Daniel Estrin | WAMC

Daniel Estrin

Daniel Estrin is NPR's international correspondent in Jerusalem.

Since joining NPR in 2017, he has reported from Israel, Gaza, the West Bank, Iraq, Syria, Lebanon and the United Arab Emirates. He has chronicled the Trump Administration's policies that have shaped the region, and told stories of everyday life for Israelis and Palestinians. He has also uncovered tales of ancient manuscripts, secret agents and forbidden travel.

He and his team were awarded an Edward R. Murrow award for a 2019 report challenging the U.S. military's account about its raid against ISIS leader Abu Bakr al-Baghdadi.

Estrin has reported from the Middle East for over a decade, including seven years with the Associated Press. His reporting has taken him to Britain, Egypt, France, Germany, Greece, Jordan, Russia and Ukraine. His work has appeared in The New York Times, The Atlantic, The New Republic, PRI's The World and other media.

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Israel has ramped up its attacks on the Gaza Strip to a new level, including using 160 aircraft along with artillery and tank fire to pummel what it says is a tunnel network that Hamas militants rely on to move people and equipment. And Prime Minister Benjamin Netanyahu says Israel isn't done.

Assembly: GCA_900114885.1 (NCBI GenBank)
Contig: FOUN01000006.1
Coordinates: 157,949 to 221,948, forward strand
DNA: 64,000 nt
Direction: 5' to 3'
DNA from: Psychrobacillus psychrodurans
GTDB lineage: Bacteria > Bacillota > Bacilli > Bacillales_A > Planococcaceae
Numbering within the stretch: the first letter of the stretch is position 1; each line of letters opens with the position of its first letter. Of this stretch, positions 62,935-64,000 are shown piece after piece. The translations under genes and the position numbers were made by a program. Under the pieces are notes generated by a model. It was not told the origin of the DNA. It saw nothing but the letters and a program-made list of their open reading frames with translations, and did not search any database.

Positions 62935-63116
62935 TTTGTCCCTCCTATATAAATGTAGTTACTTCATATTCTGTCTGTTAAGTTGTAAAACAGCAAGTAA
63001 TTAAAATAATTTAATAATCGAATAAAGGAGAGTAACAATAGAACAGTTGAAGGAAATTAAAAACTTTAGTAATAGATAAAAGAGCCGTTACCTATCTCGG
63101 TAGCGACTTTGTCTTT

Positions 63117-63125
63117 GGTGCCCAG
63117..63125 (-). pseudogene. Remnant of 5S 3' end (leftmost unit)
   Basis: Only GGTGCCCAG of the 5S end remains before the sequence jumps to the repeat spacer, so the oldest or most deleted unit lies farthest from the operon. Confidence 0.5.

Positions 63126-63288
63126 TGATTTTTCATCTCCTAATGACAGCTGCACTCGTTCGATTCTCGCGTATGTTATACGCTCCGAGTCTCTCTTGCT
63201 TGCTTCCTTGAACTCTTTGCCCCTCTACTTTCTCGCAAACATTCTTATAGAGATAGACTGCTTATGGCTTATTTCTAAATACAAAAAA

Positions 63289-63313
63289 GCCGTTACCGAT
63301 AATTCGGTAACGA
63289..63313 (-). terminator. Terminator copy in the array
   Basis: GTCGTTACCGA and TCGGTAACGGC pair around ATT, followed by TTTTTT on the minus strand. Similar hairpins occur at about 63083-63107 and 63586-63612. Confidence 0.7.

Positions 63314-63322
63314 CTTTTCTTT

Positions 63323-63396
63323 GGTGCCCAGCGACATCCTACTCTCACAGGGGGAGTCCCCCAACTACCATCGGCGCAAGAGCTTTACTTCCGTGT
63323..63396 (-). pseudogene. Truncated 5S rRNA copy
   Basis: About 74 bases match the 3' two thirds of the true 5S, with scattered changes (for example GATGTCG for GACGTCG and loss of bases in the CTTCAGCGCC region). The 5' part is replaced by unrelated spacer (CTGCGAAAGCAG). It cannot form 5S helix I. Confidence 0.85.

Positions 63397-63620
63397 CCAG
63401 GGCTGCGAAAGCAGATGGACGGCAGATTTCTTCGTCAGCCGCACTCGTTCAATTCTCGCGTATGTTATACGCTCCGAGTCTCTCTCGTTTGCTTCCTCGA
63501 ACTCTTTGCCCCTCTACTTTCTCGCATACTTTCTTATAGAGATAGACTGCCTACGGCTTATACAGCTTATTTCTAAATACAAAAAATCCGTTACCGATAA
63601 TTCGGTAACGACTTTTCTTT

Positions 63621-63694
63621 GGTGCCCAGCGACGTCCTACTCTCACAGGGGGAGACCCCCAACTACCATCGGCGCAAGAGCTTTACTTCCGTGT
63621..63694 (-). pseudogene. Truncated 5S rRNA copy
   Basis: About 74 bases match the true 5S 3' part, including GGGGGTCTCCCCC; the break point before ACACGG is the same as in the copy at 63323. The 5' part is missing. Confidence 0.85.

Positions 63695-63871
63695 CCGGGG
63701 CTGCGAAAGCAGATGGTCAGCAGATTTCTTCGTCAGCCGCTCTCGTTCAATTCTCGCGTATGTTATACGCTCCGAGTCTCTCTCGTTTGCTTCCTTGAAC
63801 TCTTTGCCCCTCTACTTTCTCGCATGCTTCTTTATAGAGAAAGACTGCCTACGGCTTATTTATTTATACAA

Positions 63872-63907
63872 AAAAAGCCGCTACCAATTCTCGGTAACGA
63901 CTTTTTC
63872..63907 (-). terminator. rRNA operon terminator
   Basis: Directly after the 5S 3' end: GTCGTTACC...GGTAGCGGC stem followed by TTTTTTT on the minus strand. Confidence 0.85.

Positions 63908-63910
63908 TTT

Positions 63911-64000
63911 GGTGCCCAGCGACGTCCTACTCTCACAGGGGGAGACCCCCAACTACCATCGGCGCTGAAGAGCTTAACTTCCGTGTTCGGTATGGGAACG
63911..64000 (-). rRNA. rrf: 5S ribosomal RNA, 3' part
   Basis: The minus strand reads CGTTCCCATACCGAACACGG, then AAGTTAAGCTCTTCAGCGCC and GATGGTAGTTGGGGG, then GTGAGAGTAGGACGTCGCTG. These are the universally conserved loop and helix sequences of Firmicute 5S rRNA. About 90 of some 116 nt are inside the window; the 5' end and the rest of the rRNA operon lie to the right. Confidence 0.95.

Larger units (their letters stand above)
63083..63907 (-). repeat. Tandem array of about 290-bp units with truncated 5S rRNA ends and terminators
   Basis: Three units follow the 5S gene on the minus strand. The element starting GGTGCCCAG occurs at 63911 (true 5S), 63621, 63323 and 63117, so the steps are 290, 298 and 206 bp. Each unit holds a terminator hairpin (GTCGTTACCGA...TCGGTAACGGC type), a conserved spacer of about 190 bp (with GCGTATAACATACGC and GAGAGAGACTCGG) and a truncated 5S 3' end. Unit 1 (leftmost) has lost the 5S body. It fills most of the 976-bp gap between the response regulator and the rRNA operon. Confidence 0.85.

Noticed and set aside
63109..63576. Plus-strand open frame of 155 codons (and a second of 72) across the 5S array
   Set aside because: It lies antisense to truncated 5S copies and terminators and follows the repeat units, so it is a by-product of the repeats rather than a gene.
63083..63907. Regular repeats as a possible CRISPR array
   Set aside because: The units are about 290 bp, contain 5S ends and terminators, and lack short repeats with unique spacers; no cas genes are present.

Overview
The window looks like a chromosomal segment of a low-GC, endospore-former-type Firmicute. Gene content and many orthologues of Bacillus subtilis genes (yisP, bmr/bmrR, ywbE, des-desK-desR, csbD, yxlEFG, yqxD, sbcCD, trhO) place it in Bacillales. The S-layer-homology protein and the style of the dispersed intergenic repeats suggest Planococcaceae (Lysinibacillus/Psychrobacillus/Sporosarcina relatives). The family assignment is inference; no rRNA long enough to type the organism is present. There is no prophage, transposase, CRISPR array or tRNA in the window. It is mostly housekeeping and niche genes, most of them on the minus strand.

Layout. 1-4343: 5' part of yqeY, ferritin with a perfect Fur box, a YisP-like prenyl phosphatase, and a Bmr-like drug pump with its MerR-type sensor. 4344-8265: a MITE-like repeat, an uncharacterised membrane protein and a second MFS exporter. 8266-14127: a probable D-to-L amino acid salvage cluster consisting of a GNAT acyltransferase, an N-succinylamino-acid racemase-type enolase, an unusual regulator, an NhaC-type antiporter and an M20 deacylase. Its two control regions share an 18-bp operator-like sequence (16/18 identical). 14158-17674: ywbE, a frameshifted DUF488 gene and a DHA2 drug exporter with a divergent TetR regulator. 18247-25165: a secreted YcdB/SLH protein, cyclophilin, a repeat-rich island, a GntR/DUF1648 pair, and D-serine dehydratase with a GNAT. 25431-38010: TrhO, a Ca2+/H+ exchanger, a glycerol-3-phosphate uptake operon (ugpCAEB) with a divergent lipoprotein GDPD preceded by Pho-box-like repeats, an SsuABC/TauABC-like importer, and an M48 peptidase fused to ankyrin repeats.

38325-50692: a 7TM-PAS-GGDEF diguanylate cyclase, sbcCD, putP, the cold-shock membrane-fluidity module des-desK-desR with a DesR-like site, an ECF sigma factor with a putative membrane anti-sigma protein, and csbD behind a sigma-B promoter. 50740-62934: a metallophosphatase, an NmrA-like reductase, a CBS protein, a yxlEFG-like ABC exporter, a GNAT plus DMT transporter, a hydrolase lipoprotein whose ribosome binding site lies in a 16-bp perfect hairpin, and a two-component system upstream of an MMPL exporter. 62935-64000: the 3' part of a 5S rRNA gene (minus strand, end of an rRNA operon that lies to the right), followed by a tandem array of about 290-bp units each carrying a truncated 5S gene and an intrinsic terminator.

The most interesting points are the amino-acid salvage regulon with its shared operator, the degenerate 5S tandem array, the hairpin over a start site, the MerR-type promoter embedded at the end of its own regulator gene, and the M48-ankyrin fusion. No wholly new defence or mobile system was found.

"This is not yet over. We will do everything to restore security to our cities and our people," Netanyahu said in a statement issued from Tel Aviv.

Updated May 12, 2021 at 8:47 PM ET

LOD, Israel — Intense exchanges of rocket fire and airstrikes have turned life upside down for people in Gaza and Israel, and the conflict has no end in sight. In many instances, the violence has killed indiscriminately.

Updated May 11, 2021 at 4:07 AM ET

JERUSALEM — A new round of Israeli-Palestinian violence continued to escalate Monday as Palestinian militants fired rockets from Gaza toward Jerusalem and Israel responded with airstrikes.

Palestinian health officials said 24 people, including nine children, were killed in the strikes. The Israel Defense Forces would not confirm those figures but said three Palestinian militants were killed in a targeted attack.